Make your own free website on


French bassets - Hunting dogs
© By Yoland Grosjean - Lutry - Lake of Geneva Area
In friendly Switzerland
" Enluminure " from the Book of Hunt, 
Gaston Phoebus, France, 15th Century 
(for more, use link in list below).
From the Book of Hunt, Phoebus, 15th Century
History of French Bassets Hunting Dogs
Yoland Grosjean - 1998
Drawings by G. Capra
Origin :

At the present time, there are five different breeds of French Bassets with a well established standard :

  1. The " Basset Artesien - Normand "
  2. The " Basset Griffon Vendeen "
  3. The " Basset Bleu de Gascogne "
  4. The " Basset Fauve de Bretagne "
  5. The " Basset d'Artois "
They are all short legged variety of a taller breed, and are resulting of a selection. 

The big French original hunting dogs were used in packs by horse-riders to chase stags, roe deer, wolves, wild boars and generally speaking large preys. Only the wealthy nobles were allowed to carry out this occupation. It was one of the most cherished entertainment of the kings, princes, and other knights of ancient time.

Opposite to what happened in England, where specialized breeds where selected and used for each game (staghound, foxhound, otterhound, harrier, etc.), the French hunting dogs were always intended to be used to chase all kinds of preys, except birds. 

After the French revolution, hunting became a right for the ordinary citizens. But most people could not afford to hold a pack of large hunting dogs and horses.

On the other hand, the big hounds were much to fast for pedestrians. This led to the research and selection of smaller, slower dogs which would nevertheless possess the sense of smell and the pursuit ability of the well established breeds.

It is important to state that before the revolution, basset were already used in some areas with very dense bushes or forests. With their smaller size, they were able to follow the track of an animal much faster than the larger dogs.

 All French hunting dogs have common antique ancestors : 

  1. The running dogs brought from the Middle East by Phoenician merchants (2500 BC)
  2. The Western European Bronze Age's dog (with long curly hair).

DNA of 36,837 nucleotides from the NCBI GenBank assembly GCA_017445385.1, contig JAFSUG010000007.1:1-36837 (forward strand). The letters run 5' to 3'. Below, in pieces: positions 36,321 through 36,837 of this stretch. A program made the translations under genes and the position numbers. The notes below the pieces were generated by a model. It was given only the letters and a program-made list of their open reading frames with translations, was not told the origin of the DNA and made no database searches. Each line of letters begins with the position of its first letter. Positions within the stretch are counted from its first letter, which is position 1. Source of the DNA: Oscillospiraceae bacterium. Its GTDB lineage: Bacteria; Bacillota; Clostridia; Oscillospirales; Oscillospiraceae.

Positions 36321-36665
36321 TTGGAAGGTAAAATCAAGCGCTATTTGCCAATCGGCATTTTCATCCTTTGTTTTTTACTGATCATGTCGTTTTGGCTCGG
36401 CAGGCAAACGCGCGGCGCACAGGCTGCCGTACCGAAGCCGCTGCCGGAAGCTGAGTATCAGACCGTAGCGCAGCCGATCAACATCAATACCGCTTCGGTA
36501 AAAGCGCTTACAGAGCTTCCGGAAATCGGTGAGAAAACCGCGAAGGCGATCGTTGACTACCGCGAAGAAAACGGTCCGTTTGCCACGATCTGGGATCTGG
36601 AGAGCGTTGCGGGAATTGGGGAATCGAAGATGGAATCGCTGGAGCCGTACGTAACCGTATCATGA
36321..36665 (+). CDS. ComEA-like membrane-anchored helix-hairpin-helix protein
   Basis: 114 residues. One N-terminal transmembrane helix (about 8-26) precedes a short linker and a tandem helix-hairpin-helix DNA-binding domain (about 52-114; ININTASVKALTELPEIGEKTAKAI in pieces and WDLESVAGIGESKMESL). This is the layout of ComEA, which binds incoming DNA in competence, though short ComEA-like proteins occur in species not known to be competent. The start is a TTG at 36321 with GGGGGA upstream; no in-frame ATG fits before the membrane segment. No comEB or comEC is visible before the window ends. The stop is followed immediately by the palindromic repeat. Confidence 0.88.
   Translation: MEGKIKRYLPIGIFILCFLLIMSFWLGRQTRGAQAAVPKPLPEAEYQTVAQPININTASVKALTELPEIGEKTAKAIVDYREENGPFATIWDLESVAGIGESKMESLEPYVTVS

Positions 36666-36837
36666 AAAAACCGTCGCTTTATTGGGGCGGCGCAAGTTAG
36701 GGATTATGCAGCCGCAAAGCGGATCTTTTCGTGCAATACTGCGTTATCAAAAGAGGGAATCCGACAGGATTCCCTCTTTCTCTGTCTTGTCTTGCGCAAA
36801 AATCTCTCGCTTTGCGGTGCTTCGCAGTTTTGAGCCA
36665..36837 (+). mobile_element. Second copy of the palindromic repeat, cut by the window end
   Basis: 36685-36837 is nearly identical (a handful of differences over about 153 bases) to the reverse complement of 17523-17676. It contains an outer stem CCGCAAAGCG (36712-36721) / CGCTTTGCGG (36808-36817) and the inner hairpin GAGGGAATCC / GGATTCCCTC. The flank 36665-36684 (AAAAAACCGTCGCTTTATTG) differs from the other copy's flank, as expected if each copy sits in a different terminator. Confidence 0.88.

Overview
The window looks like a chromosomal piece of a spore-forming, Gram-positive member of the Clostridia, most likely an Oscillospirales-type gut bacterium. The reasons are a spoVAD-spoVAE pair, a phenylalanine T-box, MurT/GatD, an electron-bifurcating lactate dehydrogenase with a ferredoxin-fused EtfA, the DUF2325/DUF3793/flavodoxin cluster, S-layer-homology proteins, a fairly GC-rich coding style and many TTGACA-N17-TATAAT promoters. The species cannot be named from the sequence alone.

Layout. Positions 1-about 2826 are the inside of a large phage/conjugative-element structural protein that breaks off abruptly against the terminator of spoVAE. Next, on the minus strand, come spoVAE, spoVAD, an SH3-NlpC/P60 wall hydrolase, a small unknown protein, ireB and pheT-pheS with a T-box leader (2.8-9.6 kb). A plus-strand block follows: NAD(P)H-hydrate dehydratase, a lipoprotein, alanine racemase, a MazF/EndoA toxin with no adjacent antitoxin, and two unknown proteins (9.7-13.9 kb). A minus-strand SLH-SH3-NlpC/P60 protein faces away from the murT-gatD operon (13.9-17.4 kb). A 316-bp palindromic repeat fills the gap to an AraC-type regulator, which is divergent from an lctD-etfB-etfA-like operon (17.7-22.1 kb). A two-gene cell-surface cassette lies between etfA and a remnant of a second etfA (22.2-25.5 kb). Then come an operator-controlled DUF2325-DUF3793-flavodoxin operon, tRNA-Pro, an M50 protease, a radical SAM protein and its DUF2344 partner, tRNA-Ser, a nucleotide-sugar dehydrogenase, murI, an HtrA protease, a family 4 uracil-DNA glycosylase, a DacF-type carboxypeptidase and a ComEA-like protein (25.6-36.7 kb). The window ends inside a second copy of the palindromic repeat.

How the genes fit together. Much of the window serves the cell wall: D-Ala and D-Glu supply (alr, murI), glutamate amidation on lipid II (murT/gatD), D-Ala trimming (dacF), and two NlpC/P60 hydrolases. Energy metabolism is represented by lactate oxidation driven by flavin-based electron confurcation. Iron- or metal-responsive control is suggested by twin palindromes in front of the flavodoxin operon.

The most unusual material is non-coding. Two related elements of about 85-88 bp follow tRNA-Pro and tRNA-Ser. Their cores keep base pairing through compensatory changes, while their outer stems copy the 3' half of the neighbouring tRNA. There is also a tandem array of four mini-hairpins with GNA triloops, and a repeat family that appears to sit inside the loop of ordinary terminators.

During centuries these dogs mixed randomly and a local natural selection occurred, resulting in emerging local types.

The first real breed, with fixed standards, dates back from the twelfth century. It was brought up by the abbots of the Saint Hubert's Abbey, in Ardennes, and it is still called " Chien de Saint Hubert " (known in England under the name of Bloodhound). Originally there were two distinct varieties of Saint Hubert with different colors : one black and red-brown, the other one white with large dark (gray-black to bluish) spots. Today, the white variety is extinct.
The Saint Hubert (Bloodhound) is a large heavy dog, very strongly built, with a fantastic " nose ". The father of all hunting dogs !

During the second Crusade (1214-1270), Saint Louis King of France brought back large gray dogs from the Middle East, in all likelihood Tartar's greyhounds, and mixed them with the Saint Hubert to obtain a new very fast haunt dog, " le Chien Gris de Saint Louis "

Most of today's French breeds are a result of a crossing of these thirteenth century dogs, with typical local races resulting from natural selection.

Description of French bassets.

Basset Artesien Normand : 

The actual standard dates back from the middle of the 19th century. It is the most common French basset.

It has a very long body, with short twisted legs, and a neck's height of 26 to 36 cm. Short hair and usually a three colors robe : white, brown orange, and black. The skin is wrinkled. Big dark eyes. Very long falling ears. Big nose, with large black nostrils. Long neck.

Excellent dog for all kind of games, from hare to wild boar.

The English Basset Hound is derived from the Basset Artesien Normand. It was first imported in England in 1866, and the First Club was founded in 1884. The race was modified with appropriate dosage of Bloodhound's blood, and a strict selection of the heaviest specimens.

Basset d'Artois :

Same as Basset Artesien Normand (above) but lighter and lower (26-32 cm at the neck). Shorter neck and ears. Can hunt in pack, but also a great dog when working alone, with an incredible nose.

Basset Bleu de Gascogne : 

Very old race which appears on many antique pictures (14th century) in the South West of France. Neck's height up to 42cm. Lighter but more muscular than most other bassets. Average weight for a well fit male 21-25kg (up to 53 pounds) approx. Very strong jaws with an ability to kill the games (hunting). Can run quite fast, and for a long time. Big dark eyes and long falling ears (longer than the nose!). Very big nose and wide open black nostrils. Great scent dog for all games. Short hard hair, mainly black-blue, gray, with blond-brown and white spots (feet, over the eyes). Long tail which is held up (sabre).
At the present time the race is in danger of extinction. Because of its specific qualities the Basset Bleu de Gascogne was mainly used for pack hunting, and this activity is slowly disappearing, even in France.

Basset Fauve de Bretagne : 

A long hair dog (Griffon) with multicolored robe. Short legs and neck's height between 32 and 36cm.

 Very independent, Chase alone and is usually quite fast. Typical Griffon's head.

                                                      Basset Griffon Vendeen :

Very similar to the former. Two varieties : short twisted legs (neck's height 34-38 cm.), straight legs (necks height 38-42 cm.).

Nice basset
GO !